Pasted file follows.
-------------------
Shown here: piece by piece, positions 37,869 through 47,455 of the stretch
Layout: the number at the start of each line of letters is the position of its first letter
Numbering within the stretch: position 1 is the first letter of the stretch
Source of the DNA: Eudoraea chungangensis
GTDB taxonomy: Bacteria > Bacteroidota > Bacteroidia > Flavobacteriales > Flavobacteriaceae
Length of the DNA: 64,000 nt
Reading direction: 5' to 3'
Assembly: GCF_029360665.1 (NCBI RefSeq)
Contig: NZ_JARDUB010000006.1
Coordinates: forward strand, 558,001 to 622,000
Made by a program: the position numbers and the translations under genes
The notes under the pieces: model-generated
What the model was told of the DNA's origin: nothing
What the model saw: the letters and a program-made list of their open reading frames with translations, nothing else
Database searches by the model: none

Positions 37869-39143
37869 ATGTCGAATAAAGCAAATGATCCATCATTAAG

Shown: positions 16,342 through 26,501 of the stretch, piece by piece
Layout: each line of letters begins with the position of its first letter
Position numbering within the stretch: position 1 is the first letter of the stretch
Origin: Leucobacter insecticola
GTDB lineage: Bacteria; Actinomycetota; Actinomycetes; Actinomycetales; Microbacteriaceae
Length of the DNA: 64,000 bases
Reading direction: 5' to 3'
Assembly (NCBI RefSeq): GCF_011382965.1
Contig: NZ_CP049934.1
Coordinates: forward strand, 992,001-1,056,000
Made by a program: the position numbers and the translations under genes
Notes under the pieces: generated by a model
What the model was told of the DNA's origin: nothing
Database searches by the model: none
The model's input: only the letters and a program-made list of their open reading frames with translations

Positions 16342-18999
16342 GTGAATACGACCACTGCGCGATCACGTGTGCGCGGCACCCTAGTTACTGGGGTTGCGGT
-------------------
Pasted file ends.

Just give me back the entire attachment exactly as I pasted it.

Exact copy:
Shown here: piece by piece, positions 37,869 through 47,455 of the stretch
Layout: the number at the start of each line of letters is the position of its first letter
Numbering within the stretch: position 1 is the first letter of the stretch
Source of the DNA: Eudoraea chungangensis
GTDB taxonomy: Bacteria > Bacteroidota > Bacteroidia > Flavobacteriales > Flavobacteriaceae
Length of the DNA: 64,000 nt
Reading direction: 5' to 3'
Assembly: GCF_029360665.1 (NCBI RefSeq)
Contig: NZ_JARDUB010000006.1
Coordinates: forward strand, 558,001 to 622,000
Made by a program: the position numbers and the translations under genes
The notes under the pieces: model-generated
What the model was told of the DNA's origin: nothing
What the model saw: the letters and a program-made list of their open reading frames with translations, nothing else
Database searches by the model: none

Positions 37869-39143
37869 ATGTCGAATAAAGCAAATGATCCATCATTAAG

Shown: positions 16,342 through 26,501 of the stretch, piece by piece
Layout: each line of letters begins with the position of its first letter
Position numbering within the stretch: position 1 is the first letter of the stretch
Origin: Leucobacter insecticola
GTDB lineage: Bacteria; Actinomycetota; Actinomycetes; Actinomycetales; Microbacteriaceae
Length of the DNA: 64,000 bases
Reading direction: 5' to 3'
Assembly (NCBI RefSeq): GCF_011382965.1
Contig: NZ_CP049934.1
Coordinates: forward strand, 992,001-1,056,000
Made by a program: the position numbers and the translations under genes
Notes under the pieces: generated by a model
What the model was told of the DNA's origin: nothing
Database searches by the model: none
The model's input: only the letters and a program-made list of their open reading frames with translations

Positions 16342-18999
16342 GTGAATACGACCACTGCGCGATCACGTGTGCGCGGCACCCTAGTTACTGGGGTTGCGGT